The New York-based ensemble Sandbox Percussion releases its debut album, And That One Too (Coviello Classics) on Friday, February 28, 2020. And That One Too includes works by Andy Akiho (Haiku 2), David Crowell (Music for Percussion Quartet – with Crowell on guitar) Amy Beth Kirsten (she is a myth – with Kirsten on vocals), and Thomas Kotcheff (not only that one but that one & that too). That same day at 8pm, Sandbox Percussion celebrates the release with a concert at National Sawdust in Brooklyn (80 N. 6th Street) performing selections from the album and more.
Brought together by their love of chamber music and the simple joy of playing together, Jonathan Allen, Victor Caccese, Ian Rosenbaum and Terry Sweeney formed Sandbox Percussion in 2011. A central tenet of their mission as an organization has been to collaborate with composers over long periods of time to write music that stretches the boundaries of what is possible with percussion – both technically and expressively. Rosenbaum explains, “This collection of works represents four of the most meaningful and long-term relationships with composers that we have had as a group. Furthermore, this album is about the first nine years of Sandbox's existence, and about the music of four people who have done a lot to help us become the musicians we are today.”
The concert at National Sawdust features three selections from the album: Andy Akiho’s Haiku 2; David Crowell’s Music for Percussion Quartet; and Thomas Kotcheff’s not only that one but that one & that too, part 3. Additional works on the program which are not on the album are Amy Beth Kirsten’s may the devil take me; Ricardo Romaneiro’s Sub Pulse; and a special performance by composer and multi-instrumentalist David Crowell. The concert is presented by A/V 360, a new audiovisual series curated by composer Ricardo Romaneiro. A/V 360 presents immersive performances exploring relationships between sound, light, film, and live visuals. This performance features visuals by Mau and lighting design by Dominick Chang, and makes use of National Sawdust’s state-of-the-art Spacemap® and Constellation® systems from Meyer Sound.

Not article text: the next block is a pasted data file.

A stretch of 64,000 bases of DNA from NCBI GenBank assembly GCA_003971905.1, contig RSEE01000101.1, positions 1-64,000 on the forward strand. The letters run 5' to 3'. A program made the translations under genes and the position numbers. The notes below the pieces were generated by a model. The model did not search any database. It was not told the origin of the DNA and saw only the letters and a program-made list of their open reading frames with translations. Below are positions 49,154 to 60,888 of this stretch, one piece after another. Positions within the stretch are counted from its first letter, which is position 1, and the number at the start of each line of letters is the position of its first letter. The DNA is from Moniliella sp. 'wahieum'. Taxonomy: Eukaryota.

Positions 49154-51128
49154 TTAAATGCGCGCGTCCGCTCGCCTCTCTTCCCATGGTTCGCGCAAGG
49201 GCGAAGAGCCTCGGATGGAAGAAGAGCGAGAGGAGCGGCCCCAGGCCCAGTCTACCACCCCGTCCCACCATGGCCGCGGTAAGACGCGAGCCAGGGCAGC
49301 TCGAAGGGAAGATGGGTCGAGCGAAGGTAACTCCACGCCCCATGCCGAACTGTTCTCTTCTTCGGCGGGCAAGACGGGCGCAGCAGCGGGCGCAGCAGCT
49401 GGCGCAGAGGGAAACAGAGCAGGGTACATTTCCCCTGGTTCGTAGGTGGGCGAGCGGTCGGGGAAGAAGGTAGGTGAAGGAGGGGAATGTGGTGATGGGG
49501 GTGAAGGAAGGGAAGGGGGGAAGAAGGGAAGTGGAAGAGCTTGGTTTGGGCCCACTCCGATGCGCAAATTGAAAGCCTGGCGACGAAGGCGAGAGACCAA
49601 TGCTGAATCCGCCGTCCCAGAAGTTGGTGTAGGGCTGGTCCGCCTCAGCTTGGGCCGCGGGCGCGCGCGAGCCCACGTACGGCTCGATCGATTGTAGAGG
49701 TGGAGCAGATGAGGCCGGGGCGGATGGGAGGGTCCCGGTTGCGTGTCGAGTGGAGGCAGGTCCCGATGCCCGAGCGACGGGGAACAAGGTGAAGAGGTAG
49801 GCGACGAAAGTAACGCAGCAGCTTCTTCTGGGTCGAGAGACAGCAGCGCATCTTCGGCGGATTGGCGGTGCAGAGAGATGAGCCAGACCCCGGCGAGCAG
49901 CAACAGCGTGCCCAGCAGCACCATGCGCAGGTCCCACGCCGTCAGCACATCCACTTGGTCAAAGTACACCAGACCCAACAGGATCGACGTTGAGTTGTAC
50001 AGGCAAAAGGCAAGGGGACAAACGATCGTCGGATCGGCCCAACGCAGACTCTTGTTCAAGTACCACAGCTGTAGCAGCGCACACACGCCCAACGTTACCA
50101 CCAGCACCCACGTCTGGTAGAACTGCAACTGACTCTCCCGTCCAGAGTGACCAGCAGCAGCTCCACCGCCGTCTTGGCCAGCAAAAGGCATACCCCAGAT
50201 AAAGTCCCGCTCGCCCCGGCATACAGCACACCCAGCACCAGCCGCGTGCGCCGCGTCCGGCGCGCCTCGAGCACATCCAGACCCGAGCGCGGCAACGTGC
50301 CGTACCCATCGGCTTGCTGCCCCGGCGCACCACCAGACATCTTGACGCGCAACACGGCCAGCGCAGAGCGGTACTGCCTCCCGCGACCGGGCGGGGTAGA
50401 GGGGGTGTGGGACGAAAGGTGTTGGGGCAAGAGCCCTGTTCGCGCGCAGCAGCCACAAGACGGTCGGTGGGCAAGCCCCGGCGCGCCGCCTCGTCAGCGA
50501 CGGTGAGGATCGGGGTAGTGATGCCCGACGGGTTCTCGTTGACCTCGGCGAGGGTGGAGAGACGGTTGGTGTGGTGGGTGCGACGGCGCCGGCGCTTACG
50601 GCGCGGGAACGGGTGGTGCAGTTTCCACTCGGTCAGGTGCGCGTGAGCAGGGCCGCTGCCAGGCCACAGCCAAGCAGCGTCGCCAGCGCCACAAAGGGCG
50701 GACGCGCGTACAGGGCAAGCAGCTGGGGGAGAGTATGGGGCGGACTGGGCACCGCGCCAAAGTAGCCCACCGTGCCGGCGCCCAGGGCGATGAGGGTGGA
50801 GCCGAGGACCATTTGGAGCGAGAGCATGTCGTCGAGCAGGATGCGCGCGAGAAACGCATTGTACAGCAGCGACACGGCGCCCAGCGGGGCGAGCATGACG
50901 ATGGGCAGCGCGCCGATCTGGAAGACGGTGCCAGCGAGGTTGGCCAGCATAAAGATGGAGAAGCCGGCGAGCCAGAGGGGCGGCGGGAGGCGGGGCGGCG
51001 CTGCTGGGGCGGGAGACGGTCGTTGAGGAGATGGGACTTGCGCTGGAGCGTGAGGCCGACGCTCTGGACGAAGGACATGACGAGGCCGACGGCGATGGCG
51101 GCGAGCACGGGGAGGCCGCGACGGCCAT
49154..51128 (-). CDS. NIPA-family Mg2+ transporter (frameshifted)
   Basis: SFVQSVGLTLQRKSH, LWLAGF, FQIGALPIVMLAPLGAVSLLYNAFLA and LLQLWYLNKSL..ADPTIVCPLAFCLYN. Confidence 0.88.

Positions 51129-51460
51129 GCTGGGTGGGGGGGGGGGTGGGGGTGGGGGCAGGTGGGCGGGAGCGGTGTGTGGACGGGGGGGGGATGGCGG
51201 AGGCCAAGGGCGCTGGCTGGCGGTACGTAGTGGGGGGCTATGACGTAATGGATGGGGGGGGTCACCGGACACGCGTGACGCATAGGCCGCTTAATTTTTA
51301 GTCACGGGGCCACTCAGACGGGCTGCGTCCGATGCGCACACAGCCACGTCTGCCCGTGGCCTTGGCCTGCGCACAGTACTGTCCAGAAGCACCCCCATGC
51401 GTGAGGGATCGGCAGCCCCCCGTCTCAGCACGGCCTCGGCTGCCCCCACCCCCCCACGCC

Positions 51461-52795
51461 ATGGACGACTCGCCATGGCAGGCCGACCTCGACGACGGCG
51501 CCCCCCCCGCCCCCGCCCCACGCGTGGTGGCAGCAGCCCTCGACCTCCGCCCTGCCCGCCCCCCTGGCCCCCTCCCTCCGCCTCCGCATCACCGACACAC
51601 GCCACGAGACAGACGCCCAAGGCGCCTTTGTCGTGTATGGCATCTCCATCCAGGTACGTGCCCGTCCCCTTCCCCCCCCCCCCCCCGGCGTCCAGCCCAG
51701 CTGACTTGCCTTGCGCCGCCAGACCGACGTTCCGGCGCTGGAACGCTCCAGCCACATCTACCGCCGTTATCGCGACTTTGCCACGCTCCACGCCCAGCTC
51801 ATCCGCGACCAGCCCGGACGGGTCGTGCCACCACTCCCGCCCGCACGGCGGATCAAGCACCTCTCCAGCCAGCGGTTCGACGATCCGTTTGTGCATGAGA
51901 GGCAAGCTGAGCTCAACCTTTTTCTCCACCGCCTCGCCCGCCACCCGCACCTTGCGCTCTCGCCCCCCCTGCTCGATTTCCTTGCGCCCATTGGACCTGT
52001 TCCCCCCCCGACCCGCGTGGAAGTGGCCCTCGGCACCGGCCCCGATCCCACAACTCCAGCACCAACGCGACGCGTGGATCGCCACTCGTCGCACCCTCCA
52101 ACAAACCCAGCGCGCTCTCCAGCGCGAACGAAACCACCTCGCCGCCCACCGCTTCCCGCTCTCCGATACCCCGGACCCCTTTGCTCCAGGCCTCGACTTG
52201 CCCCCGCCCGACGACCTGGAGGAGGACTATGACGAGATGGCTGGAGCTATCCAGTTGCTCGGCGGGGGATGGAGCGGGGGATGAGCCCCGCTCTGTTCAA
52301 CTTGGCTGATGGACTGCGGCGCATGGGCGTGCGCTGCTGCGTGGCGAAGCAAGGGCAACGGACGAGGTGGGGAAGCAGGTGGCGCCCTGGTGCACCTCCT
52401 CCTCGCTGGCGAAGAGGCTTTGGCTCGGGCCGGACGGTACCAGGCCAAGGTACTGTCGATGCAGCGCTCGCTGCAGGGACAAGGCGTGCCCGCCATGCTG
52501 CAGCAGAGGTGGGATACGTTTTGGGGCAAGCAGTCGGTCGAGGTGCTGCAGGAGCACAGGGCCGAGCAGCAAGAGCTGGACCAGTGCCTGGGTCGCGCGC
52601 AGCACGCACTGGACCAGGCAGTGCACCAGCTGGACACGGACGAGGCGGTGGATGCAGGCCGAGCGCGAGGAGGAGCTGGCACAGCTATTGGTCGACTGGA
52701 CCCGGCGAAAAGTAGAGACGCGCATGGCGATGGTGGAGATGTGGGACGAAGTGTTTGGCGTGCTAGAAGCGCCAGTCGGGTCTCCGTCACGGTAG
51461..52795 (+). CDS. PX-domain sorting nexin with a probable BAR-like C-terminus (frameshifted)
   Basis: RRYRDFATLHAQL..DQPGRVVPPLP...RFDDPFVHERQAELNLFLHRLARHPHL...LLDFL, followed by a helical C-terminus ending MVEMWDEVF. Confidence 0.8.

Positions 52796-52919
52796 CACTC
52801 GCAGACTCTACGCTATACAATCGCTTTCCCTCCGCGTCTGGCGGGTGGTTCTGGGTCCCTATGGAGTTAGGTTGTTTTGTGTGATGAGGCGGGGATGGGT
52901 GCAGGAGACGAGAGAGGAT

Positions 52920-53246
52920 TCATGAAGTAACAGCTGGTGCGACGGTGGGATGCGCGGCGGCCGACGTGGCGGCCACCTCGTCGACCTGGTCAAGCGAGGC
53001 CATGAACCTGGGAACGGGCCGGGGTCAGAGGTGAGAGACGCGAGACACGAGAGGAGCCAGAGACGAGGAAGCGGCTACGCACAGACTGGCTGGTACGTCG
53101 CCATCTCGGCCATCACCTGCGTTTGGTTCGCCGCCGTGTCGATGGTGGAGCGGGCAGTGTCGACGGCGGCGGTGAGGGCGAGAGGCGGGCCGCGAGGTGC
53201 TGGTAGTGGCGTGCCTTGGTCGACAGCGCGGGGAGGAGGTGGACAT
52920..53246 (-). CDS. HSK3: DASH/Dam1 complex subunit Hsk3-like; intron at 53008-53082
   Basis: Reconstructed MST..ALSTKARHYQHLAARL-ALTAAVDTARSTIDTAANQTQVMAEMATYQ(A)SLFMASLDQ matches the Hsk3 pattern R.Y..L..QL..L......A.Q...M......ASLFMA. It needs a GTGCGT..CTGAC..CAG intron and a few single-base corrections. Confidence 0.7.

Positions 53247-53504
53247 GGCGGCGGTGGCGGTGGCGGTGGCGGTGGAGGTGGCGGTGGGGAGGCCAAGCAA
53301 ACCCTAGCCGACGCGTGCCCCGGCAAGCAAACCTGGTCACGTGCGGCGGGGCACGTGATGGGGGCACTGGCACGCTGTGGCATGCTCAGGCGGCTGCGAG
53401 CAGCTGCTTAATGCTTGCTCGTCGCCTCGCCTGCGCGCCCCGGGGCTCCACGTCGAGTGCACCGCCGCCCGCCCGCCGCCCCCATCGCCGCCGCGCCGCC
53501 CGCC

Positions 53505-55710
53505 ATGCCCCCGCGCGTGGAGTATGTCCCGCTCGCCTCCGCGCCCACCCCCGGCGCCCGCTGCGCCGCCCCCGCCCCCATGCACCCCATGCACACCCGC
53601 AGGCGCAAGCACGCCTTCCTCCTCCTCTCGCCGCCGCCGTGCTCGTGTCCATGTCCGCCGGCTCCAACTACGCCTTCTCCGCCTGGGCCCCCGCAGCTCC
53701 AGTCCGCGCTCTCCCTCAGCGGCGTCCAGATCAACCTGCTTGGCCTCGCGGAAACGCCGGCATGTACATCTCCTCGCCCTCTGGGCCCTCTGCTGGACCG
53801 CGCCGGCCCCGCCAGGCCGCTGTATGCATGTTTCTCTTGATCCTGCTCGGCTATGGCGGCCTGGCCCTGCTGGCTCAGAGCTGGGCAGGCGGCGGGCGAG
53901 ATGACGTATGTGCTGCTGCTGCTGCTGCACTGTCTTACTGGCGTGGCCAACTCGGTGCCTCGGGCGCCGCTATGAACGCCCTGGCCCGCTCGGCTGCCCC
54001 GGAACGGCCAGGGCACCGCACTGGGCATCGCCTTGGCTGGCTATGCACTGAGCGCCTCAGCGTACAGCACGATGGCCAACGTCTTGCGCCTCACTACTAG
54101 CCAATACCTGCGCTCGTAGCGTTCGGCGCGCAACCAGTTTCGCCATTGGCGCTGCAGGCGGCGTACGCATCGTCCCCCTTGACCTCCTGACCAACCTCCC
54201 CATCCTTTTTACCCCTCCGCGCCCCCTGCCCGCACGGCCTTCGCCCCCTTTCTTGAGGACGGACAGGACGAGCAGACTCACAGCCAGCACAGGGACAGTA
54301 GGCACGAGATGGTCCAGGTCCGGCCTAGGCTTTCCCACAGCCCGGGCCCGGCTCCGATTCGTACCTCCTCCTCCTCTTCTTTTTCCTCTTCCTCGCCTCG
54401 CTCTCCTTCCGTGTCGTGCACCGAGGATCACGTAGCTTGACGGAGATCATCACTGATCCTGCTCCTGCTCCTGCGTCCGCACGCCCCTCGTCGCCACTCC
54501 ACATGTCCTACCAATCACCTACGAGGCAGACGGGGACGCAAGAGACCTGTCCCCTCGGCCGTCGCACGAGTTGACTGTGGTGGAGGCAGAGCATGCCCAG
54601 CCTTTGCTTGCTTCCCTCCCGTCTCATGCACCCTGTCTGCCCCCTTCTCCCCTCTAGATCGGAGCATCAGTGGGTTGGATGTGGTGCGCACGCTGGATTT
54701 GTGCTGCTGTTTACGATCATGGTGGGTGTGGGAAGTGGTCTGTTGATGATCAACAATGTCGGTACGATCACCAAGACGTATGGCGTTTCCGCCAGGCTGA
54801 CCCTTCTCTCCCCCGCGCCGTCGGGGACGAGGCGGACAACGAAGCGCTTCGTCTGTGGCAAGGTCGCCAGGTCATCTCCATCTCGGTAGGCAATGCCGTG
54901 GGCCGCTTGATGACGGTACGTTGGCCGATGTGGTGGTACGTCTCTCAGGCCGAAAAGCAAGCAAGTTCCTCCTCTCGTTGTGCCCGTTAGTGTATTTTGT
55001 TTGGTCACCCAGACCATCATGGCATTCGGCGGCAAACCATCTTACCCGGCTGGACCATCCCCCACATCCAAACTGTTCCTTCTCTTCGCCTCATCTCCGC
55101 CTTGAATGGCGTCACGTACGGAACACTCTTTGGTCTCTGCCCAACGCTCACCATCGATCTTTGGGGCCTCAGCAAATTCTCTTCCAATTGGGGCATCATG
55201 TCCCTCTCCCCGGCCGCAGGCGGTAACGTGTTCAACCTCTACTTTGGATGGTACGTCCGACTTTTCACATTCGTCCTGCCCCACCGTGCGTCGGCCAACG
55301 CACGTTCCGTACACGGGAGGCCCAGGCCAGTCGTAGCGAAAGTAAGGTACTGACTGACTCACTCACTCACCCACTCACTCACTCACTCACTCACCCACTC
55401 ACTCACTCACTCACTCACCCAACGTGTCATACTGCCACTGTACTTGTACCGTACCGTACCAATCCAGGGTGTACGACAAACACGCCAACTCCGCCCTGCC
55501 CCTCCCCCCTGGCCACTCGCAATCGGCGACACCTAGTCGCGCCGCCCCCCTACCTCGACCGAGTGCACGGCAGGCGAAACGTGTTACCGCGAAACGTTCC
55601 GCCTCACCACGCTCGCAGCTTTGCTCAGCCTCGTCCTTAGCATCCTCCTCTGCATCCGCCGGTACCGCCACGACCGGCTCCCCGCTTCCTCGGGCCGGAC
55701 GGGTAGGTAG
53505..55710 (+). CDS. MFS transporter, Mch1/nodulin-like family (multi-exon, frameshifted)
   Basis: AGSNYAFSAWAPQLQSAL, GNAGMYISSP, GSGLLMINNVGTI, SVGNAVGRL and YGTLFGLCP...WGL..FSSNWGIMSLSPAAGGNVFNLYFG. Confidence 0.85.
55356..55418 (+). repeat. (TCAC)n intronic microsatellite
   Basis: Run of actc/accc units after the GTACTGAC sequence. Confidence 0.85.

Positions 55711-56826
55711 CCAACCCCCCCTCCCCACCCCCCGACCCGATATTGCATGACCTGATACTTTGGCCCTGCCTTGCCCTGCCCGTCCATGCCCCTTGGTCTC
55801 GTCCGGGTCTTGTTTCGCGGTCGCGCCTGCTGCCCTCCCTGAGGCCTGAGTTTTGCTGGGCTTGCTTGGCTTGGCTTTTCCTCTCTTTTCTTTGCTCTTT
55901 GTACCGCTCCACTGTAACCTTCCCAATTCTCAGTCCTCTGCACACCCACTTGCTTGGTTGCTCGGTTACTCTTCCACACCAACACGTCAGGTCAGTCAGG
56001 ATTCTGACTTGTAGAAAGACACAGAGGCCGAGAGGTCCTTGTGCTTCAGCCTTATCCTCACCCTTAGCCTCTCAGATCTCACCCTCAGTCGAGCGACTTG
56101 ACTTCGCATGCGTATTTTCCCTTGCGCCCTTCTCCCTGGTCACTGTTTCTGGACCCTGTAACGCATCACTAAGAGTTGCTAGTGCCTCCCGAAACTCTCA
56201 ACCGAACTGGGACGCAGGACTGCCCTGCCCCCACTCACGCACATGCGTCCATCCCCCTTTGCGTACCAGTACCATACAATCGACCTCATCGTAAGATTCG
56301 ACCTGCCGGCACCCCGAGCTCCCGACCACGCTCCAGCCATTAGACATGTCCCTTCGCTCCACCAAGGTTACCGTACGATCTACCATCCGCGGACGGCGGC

Click here to listen on Spotify. Click here to listen on Apple Music.
1. Andy Akiho: Haiku 2 (2011; rev. 2019)
“This work has no text, but it observes the 5-7-5 form of a haiku musically. The rhythmic structure of each measure consists of a group of 5 sixteenth notes, then a group of 7, then another group of 5. The larger metric structure is also based on the 5-7-5 of a haiku - the material is played 5 times, then 7 times, and then 5 again. When one returns to the beginning of the cycle again, each player in turn leaves their pitched instrument and moves to an unpitched sound, until by the end, all that is left is a dense hocket among the four players.
Andy Akiho and I met in grad school in 2010, and I've played nearly every piece that he's ever written for percussion. Right now, he's in the process of writing Seven Pillars for Sandbox - a 75-minute work, the most expansive chamber music piece of his career thus far. Haiku 2 is a piece that he originally wrote for Loadbang, and we arranged it for Sandbox during a Seven Pillars residency about a year and a half ago.” – Ian Rosenbaum
[2-5] David Crowell: Music for Percussion Quartet (2015) (with David Crowell, guitar)
2. I - Fluctuation 3. II - Sky 4. III - Oscillation 5. IV - Landscape